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Enjoying Your First Birding Trip

An Insider's Guide to Enjoying Your First Birding Field Trip
Pete Dunne

Field trips are a lot like going to a dance, and there are two schools of thought. You can just waltz onto the dance floor and let the other person lead or you can learn a few basic dance steps beforehand. Here, for those who want to get a jump on etiquette, are some of the basic rules of the birding field trip. Learn them, and you'll spend more time birding and less time tripping over your feet.

  Rule 1 - Never miss an opportunity to use a restroom.

Your capacity for birding may be limitless but your bladder is not. Some leaders are generous with their planned rest stops; some are miserly. Whenever the group arrives at a planned rest stop, take full advantage {and mind your coffee consumption between stops).

  Rule 2 - Familiarize yourself with whatever pre-trip information is sent.

Most organized field trips come with instructions. In the pre-trip material, you will almost certainly find the answers to your most pressing questions: dress, equipment needs, time commitment, lunch plans. Being prepared is the first step toward having a great time.

Re: Clothing. Rule of thumb: In winter, if in doubt, just bring it. In hot weather, cover up for sun protection-this means hat, long-sleeved cotton shirt, long pants. At any time of year, avoid bright colors, particularly white. In the universal language of wild creatures, white means "Danger! Watch Out! Hide ! It's not the message you want to send.

  Rule 3 - Don't be late.

When you join a group, you sacrifice a measure of self-determination. One of the quickest ways to annoy the group leader and everyone else, is to arrive late and delay the group's departure.

  Rule 4 - Don't wander off.

The second quickest way to annoy the group leader is to wander off. You don't want to be left behind and you don't want to be the focus of an unnecessary search. If you plan to leave the group, for a short time or for the balance of the day, be certain you inform the leader.

It is in your interest to stay close to the leader and the more experienced members of the group so that you can rely on their knowledge and bird-finding skills.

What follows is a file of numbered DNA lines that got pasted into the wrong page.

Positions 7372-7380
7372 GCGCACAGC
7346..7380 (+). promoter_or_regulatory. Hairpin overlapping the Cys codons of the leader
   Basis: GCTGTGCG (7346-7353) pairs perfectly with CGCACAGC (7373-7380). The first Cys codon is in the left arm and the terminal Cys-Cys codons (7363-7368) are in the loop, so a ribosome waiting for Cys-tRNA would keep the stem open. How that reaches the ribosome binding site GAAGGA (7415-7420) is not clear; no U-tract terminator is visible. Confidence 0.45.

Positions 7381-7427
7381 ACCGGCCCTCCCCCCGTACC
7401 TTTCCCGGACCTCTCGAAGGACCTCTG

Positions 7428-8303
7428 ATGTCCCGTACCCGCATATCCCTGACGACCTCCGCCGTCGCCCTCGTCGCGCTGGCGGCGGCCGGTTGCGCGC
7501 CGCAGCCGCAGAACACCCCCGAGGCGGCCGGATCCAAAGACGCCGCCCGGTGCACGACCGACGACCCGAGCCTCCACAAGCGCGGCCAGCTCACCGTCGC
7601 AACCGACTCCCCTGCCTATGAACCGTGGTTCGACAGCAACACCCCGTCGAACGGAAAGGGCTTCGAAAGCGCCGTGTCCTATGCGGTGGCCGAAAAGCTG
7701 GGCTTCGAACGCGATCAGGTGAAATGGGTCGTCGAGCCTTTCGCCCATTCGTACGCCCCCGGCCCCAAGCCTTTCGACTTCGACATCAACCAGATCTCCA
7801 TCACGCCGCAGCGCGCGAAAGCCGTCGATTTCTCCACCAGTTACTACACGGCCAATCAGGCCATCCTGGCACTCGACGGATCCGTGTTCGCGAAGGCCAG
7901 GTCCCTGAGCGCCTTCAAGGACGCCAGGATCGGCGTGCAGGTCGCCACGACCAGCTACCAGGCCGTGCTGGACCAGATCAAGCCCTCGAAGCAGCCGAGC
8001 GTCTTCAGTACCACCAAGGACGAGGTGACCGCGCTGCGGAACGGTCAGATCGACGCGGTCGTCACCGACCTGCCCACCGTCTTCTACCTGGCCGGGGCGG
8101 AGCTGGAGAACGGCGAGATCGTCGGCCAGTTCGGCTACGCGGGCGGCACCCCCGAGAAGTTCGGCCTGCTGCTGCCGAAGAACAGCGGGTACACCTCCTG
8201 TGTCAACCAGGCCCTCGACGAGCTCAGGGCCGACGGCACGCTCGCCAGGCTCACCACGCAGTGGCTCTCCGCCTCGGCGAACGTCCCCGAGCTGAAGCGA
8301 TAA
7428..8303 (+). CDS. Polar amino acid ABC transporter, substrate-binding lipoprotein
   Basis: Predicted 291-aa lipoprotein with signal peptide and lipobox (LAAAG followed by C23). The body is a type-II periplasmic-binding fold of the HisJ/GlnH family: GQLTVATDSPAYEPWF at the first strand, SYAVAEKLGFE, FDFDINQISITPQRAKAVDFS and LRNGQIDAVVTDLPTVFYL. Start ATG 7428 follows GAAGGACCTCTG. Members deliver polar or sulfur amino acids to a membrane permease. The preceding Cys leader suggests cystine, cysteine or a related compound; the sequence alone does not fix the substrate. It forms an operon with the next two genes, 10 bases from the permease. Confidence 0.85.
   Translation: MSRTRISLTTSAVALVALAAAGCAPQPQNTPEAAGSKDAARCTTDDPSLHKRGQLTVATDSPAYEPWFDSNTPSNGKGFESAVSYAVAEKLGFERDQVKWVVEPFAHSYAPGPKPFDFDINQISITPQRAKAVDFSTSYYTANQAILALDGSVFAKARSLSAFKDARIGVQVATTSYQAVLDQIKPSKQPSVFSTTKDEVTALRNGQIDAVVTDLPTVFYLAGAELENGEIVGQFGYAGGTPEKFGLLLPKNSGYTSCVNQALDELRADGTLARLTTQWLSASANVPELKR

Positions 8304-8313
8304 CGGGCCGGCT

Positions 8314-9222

Staying close applies to car caravanning, too. The rule of thumb is one car length back for every ten miles per hour of velocity. Thirty miles per hour; three car lengths behind the bumper ahead of you. Sixty miles per hour; six lengths. Don't trust yourself to keep the pace? Don't drive. Car-pool with someone else.

  Rule 5 - Come prepared.

If the trip involves driving, make sure you have enough fuel to see you through. If the instructions state "bring lunch," don't assume that you'll be able to stop at a convenience store to pick up a sandwich. Do that, and you'll likely be eating alone.

  Rule 6 - Check out your equipment before the trip.

The single greatest frustration first-time trip goers face in not inexperience, but rather the lousy or malfunctioning equipment - usually optics.

If your binoculars aren't working, ask whether a loaner is available. It you don't own binoculars, do not rush out to the nearest discount store and buy some for the trip. People who do this usually end up with instruments they soon replace. Borrow binoculars for the trip. Use your field trip experience to see what instruments experienced birders are using in order to make an educated purchase later.

  Rule 7 - Speak Softly.

Human voices put wildlife on alert. Talking may also prevent a leader from hearing songs or calls and keep you from hearing instructions. Field trips are social and conversation is part of the field trip experience. If you want to converse, do so in whispers or stand away from the group.

  Rule 8 - Keep motion to a minimum.

More than sound, birds react to motion. In close proximity to birds, don't move quickly and above all do not advance until the leader gives the word. Want to draw the ire of a group? Walk toward "the bird of the day" and scare it away.

  Rule 9 - Don't monopolize the leader.

Sure you have questions. Sure you want to get to know the leader, and you want them to come to recognize your wonderful qualities, too. One of those qualities should be deference, because everyone in the group shares your ambition. Deference extends to use of the spotting scopes, too.

When the leader trains his scope on an interesting bird, and you were first to get a glimpse last time, defer to others the next several times. No matter what your place in line, first looks through a scope are quick looks. After you get an identifying glimpse, step quickly aside for the next person. If the bird is moving, reposition the scope so the next user won't have to pan back and forth. After everyone has had their glimpse, more leisurely viewing is possible.

  Rule 10 - Do ask questions.

Leaders want to share their knowledge, and questions are the catalyst that unlocks it. Don't be intimidated by what you don't know or what you presume that others know. Chances are your question is shared by others in the group. You may not be the leader, but if you trigger the answer to a question that some other member of the group was too shy to utter, you'll be their hero. That's it. All you need to know to get the most out of your first field trip experience. If it seems like too much to remember, just remember Rule #1. At any other time, there will be someone else around to ask for assistance.

This guide has been reproduced with the permission of Pete Dunne. Minor editing by Ron Bourque.

See related: Principles of Birding Ethics


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